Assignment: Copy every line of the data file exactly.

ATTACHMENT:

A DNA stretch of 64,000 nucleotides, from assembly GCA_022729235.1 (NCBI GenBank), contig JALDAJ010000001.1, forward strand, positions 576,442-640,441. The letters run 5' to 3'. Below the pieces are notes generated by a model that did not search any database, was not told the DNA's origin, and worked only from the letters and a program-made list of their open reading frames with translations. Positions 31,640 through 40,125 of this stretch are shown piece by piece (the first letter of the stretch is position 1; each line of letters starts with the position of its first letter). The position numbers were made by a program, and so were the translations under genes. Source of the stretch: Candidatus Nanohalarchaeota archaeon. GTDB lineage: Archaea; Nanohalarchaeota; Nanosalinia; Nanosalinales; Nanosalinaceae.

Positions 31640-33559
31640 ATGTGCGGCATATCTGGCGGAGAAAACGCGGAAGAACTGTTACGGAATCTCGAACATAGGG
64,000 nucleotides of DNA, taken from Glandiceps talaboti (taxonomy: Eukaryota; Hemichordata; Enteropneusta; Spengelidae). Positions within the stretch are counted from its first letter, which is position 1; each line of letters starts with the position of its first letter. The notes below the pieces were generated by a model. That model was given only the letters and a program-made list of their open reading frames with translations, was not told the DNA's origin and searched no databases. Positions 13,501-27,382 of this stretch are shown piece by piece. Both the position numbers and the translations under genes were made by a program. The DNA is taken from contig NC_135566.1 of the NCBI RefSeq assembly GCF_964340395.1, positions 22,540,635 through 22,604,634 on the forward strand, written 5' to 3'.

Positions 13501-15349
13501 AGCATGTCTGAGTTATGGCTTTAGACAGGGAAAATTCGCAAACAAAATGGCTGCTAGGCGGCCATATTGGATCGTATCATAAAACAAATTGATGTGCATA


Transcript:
A DNA stretch of 64,000 nucleotides, from assembly GCA_022729235.1 (NCBI GenBank), contig JALDAJ010000001.1, forward strand, positions 576,442-640,441. The letters run 5' to 3'. Below the pieces are notes generated by a model that did not search any database, was not told the DNA's origin, and worked only from the letters and a program-made list of their open reading frames with translations. Positions 31,640 through 40,125 of this stretch are shown piece by piece (the first letter of the stretch is position 1; each line of letters starts with the position of its first letter). The position numbers were made by a program, and so were the translations under genes. Source of the stretch: Candidatus Nanohalarchaeota archaeon. GTDB lineage: Archaea; Nanohalarchaeota; Nanosalinia; Nanosalinales; Nanosalinaceae.

Positions 31640-33559
31640 ATGTGCGGCATATCTGGCGGAGAAAACGCGGAAGAACTGTTACGGAATCTCGAACATAGGG
64,000 nucleotides of DNA, taken from Glandiceps talaboti (taxonomy: Eukaryota; Hemichordata; Enteropneusta; Spengelidae). Positions within the stretch are counted from its first letter, which is position 1; each line of letters starts with the position of its first letter. The notes below the pieces were generated by a model. That model was given only the letters and a program-made list of their open reading frames with translations, was not told the DNA's origin and searched no databases. Positions 13,501-27,382 of this stretch are shown piece by piece. Both the position numbers and the translations under genes were made by a program. The DNA is taken from contig NC_135566.1 of the NCBI RefSeq assembly GCF_964340395.1, positions 22,540,635 through 22,604,634 on the forward strand, written 5' to 3'.

Positions 13501-15349
13501 AGCATGTCTGAGTTATGGCTTTAGACAGGGAAAATTCGCAAACAAAATGGCTGCTAGGCGGCCATATTGGATCGTATCATAAAACAAATTGATGTGCATA